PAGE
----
150 ft of sunny southern exposed beachfront in Maple Bay at the northern end of Lasqueti Island. Includes 0.64 of an acre, a mobile home, guest cabin, shop and drilled well. Swim, kayak, beachcomb or gather shellfish right out front.
This property is in desirable Maple Bay, just 10 minutes away from the ferry, neighborhood pub and government wharf in False Bay. The southern exposure provides for great sun exposure and warm water to swim in the summer months.
Improvements include a mobile home, guest cabin, shop, geodesic greenhouse, mature fruit trees and gardens, and it is set up for year-round living. Power is provided by solar and wind generation, with a battery bank and a diesel generator backup. Water is provided by a drilled well that is approximately 100 ft deep, and it is one of the only water sources in the surrounding area.
The property includes a 150 ft of walk on beachfront at the front with a concrete retaining wall with stairs leading down to the beach. The 24 ft x 48 ft mobile has 3 bedrooms, its own septic system, wood and oil heat and all the comforts of home. The 24 ft x 32 ft guest cabin is located adjacent to the mobile and also has its own septic. The cabin is self contained with all the amenities, including a 16 ft x 16 ft sleeping loft, and would potentially work well as a seasonal rental.
Mature trees provide privacy at the back of the property and the garden area is fully fenced. There is a 15 ft x 18 ft shop with ample space for projects with a 15 ft x 18 ft carport attached.
This is a great recreational property, or it can be used as a full-time residence. You can launch your kayaks right out front, walk the beach, collect clams and oysters, and have your boat sitting out on a mooring buoy in the Bay. Call to book your appointment to view today!
Northern tip of Lasqueti Island in Scottie Bay.
Contact Listing Agent.
Lasqueti Island is in the middle of the Strait of Georgia, north of French Creek on Vancouver Island and southwest of Texada Island. Residents are accused of trying to put the clock back, living a self-sufficient lifestyle reminiscent of an earlier century. Lasqueti’s earth-friendly residents’ number about 400. They live in relative isolation on this 73.57 km2 (28.4 mi2) Gulf Island and enjoy the peace and tranquility that visitors remark on. Lasqueti has a small school for grades one to eight. Residents make their living through small farming ventures, fishing, and clam and oyster farming.
Residents have chosen to generate their own electricity using solar power, windmills or water driven turbines, as well as generators.
The Island is 8 km (5 miles) wide and 22 km (13 miles) long and contains five small lakes and numerous bays featuring some fantastic areas and shoreline to discover.
The Island is accessible by foot passenger ferry service only, or by private boat or plane. The roads are unpaved, and the Island has no public transportation.
Be prepared to explore Lasqueti on foot, by taxi or by bicycle, as there is no car ferry to the Island. Lasqueti has much to offer in terms of natural beauty and outdoor recreational opportunities, but little for services and shopping. There are only a couple of options for accommodation, so call in advance.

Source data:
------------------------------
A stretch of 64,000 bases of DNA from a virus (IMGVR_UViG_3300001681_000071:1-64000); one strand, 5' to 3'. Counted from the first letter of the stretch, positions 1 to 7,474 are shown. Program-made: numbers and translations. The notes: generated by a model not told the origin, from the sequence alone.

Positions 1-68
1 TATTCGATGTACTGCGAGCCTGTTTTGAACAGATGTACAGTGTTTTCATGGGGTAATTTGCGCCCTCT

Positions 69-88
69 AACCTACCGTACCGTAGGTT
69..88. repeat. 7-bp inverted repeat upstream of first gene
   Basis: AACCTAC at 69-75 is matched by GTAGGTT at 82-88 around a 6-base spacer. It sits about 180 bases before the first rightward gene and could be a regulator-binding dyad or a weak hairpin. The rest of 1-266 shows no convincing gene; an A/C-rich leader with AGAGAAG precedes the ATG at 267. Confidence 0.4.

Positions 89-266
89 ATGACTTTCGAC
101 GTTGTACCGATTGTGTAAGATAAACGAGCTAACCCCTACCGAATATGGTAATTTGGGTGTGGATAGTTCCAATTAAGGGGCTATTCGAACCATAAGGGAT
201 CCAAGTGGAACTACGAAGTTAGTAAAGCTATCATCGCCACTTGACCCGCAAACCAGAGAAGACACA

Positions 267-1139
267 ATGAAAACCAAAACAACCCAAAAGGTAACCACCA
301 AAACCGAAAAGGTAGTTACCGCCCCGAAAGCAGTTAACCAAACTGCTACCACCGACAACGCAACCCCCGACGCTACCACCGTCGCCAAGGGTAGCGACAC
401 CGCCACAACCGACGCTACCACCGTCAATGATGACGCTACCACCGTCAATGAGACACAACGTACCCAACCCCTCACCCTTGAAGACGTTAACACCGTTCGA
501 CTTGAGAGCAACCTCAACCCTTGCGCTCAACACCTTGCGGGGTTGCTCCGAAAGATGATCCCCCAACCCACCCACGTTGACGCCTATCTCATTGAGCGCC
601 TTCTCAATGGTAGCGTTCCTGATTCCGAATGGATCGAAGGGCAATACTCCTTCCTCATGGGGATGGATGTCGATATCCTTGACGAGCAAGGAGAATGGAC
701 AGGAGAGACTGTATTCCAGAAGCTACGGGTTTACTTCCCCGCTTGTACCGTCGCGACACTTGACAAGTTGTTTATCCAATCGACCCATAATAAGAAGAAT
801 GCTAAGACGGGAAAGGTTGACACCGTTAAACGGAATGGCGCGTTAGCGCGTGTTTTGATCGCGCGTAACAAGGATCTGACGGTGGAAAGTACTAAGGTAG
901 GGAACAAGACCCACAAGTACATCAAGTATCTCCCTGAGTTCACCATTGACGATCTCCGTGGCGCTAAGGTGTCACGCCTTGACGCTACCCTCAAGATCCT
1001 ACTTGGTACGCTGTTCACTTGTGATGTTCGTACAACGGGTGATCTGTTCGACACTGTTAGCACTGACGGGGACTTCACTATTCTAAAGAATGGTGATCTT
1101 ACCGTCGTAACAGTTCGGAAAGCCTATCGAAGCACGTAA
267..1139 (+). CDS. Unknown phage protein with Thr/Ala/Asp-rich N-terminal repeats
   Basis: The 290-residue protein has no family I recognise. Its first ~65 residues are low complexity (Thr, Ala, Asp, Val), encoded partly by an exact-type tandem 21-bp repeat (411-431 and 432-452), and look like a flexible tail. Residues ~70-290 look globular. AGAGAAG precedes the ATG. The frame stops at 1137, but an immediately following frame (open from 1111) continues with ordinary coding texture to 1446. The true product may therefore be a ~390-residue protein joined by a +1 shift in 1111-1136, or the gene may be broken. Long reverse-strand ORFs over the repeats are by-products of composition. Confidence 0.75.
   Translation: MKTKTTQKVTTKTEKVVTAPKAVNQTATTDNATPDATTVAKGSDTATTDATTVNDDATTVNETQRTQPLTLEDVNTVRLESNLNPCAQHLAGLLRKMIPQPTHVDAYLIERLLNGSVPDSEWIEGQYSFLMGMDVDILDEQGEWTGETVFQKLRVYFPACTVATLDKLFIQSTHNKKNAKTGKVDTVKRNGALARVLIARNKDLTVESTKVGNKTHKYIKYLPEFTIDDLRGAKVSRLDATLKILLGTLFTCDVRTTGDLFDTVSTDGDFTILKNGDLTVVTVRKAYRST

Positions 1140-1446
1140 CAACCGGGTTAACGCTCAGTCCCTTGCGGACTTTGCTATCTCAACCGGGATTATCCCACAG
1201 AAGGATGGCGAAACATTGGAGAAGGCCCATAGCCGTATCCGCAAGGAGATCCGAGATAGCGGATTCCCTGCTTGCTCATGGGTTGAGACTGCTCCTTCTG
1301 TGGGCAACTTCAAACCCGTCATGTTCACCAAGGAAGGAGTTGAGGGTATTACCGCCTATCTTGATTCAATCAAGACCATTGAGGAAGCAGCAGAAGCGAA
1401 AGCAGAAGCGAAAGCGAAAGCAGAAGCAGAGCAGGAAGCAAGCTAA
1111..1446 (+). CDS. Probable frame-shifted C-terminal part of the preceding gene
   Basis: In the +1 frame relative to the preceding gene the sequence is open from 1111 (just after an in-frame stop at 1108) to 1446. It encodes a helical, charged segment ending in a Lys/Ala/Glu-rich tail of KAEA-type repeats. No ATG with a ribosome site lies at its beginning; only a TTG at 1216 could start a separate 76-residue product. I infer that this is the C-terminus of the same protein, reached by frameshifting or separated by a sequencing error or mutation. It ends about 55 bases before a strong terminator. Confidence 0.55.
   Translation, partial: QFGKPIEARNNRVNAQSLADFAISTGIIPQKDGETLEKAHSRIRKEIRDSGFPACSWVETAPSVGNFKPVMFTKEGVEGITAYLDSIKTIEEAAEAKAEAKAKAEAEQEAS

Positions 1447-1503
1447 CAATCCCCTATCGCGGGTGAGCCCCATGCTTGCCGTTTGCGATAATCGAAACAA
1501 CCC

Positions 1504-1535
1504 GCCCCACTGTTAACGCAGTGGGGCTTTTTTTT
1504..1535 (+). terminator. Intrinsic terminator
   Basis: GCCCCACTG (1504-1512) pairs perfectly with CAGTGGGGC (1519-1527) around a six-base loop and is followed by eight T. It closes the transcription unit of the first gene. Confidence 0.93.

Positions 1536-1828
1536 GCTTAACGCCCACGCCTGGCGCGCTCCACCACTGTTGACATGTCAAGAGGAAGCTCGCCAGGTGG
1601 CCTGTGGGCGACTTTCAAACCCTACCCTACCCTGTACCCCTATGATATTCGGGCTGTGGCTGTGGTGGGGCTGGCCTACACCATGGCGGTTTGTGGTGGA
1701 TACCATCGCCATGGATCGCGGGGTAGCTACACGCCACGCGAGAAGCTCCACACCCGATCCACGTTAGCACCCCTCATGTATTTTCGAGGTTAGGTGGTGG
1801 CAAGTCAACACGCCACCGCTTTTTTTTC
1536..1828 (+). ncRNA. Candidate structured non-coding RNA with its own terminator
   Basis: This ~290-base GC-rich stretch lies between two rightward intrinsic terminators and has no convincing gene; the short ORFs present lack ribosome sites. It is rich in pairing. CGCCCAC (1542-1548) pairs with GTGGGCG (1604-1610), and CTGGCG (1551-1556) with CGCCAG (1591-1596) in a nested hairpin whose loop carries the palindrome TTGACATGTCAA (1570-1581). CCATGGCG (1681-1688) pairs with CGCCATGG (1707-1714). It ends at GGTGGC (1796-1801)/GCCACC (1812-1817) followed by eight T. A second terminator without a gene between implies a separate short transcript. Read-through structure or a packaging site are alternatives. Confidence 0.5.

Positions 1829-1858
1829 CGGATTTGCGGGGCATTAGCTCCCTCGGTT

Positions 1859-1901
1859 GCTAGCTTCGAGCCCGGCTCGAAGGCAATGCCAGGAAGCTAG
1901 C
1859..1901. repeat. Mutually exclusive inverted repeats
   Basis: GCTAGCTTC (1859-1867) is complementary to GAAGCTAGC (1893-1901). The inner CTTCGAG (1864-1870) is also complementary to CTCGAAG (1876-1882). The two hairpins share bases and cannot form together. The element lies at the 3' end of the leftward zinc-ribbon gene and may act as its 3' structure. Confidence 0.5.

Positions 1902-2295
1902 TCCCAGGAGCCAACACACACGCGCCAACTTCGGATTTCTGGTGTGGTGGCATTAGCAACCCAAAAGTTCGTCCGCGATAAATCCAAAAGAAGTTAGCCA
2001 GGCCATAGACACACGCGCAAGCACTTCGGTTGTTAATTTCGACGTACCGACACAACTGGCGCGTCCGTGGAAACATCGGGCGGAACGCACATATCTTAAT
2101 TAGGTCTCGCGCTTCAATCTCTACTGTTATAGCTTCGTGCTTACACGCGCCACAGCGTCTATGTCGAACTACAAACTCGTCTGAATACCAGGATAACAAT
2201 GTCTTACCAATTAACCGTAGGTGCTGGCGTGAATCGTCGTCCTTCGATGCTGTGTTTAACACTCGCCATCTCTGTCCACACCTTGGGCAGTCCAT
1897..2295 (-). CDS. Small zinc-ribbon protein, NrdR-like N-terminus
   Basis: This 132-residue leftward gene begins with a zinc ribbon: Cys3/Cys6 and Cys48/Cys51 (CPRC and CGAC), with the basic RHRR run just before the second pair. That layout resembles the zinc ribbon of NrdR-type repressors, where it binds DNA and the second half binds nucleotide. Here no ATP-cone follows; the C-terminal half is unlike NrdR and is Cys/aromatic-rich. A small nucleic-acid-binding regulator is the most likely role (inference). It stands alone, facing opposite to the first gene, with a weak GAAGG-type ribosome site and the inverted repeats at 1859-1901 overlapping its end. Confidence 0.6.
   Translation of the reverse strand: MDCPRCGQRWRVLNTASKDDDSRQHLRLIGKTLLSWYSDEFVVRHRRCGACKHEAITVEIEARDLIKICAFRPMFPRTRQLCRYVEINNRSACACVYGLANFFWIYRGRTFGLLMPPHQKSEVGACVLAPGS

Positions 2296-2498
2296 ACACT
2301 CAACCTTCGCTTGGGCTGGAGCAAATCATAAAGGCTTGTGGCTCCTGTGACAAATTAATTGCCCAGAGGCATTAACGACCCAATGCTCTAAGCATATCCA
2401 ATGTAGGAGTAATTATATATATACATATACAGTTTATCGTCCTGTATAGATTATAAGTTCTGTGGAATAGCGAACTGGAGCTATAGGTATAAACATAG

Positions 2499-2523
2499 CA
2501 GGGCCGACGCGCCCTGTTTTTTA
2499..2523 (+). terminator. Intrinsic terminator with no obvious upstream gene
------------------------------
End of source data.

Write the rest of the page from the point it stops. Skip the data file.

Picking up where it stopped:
Lasqueti is known as a haven for those who enjoy the water by boat. You can paddle your way through the amazing coves, reefs, islets and islands.
The only parkland is at Squitty Bay Provincial Park at the southeastern end of the Island. Discover Scottie Bay and Spring Bay, the eagles’ nests, caves and the clam beaches.
Lasqueti Island has a history similar to many of its island neighbors. However, this is not to say that its history is any less interesting. The Island was named in 1791 after Juan Maria Lasqueti, a prominent Spanish naval officer. Some marine fossils found on Lasqueti have been traced to 100 million years ago. More recently, First Nations, Spanish explorers and white settlers inhabited the Island to explore, farm, ranch and log. Lasqueti Island once had great stands of red cedar, however, much of these were logged prior to 1950. Tucker Bay was the location of the first post office, steamship service, school and store - all developed after 1912. False Bay became the site for the first salmon cannery in 1916, and the population followed. False Bay would become Lasqueti’s main centre, receiving the same services that Tucker Bay had earlier on.
Please see mapping section—all boundaries are approximate.
49°31'10.60"N and 124°20'55.55"W
LB (Land Based)
Islands Trust Lasqueti Island Local Trust Committee Land Use Bylaw No. 78, 2005.
Additional zoning information can be found on the Islands Trust website.
Lot 4, Section 29, Lasqueti Island, Nanaimo District, Plan 25495
M.H. Reg. 041468
Our property descriptions and geographical information are taken from the BC Assessment Authority, Land Titles Office, government maps and other sources. While LandQuest® does not guarantee the information, we believe it to be accurate, but should not be relied upon without verification. This communication is not intended to cause or induce breach of an existing agency agreement.